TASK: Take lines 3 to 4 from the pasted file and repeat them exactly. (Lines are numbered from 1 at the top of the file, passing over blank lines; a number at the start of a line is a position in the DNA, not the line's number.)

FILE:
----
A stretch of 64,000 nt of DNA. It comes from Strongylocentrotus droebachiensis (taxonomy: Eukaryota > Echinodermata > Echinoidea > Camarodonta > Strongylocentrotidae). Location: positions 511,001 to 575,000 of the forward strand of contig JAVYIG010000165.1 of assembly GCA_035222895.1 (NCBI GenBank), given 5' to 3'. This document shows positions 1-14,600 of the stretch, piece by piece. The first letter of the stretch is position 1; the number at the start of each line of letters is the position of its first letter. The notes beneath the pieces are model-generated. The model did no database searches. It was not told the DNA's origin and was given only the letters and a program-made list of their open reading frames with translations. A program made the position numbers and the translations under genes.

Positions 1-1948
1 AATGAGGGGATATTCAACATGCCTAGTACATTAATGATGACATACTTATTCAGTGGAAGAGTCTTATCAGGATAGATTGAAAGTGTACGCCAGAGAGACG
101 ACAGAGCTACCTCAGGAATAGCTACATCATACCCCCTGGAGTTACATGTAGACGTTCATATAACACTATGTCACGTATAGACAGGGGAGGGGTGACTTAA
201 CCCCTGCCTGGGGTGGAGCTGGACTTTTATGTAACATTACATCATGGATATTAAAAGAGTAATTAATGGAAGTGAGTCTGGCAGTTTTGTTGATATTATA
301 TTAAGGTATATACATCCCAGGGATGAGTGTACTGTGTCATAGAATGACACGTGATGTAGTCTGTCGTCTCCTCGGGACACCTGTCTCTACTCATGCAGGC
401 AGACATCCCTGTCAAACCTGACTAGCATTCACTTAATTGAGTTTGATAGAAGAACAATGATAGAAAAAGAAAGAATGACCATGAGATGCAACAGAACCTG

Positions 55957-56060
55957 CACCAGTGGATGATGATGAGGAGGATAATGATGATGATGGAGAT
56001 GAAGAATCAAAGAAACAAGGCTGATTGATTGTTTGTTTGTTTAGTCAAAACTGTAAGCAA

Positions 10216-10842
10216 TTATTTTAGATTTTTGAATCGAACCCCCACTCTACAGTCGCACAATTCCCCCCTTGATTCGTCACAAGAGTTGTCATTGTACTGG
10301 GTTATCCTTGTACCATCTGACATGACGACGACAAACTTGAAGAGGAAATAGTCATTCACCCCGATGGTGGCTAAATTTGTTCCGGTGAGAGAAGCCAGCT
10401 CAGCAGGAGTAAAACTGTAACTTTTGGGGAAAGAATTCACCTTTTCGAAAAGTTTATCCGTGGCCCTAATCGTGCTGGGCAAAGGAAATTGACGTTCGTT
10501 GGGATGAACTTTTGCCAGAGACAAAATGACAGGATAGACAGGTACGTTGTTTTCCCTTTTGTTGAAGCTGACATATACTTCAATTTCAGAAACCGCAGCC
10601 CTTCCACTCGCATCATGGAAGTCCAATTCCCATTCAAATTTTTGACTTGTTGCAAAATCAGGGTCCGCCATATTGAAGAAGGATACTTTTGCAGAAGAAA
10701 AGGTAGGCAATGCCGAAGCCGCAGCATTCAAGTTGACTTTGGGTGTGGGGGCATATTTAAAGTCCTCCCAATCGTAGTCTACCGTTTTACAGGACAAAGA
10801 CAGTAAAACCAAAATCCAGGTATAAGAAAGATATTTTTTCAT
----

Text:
1 AATGAGGGGATATTCAACATGCCTAGTACATTAATGATGACATACTTATTCAGTGGAAGAGTCTTATCAGGATAGATTGAAAGTGTACGCCAGAGAGACG
101 ACAGAGCTACCTCAGGAATAGCTACATCATACCCCCTGGAGTTACATGTAGACGTTCATATAACACTATGTCACGTATAGACAGGGGAGGGGTGACTTAA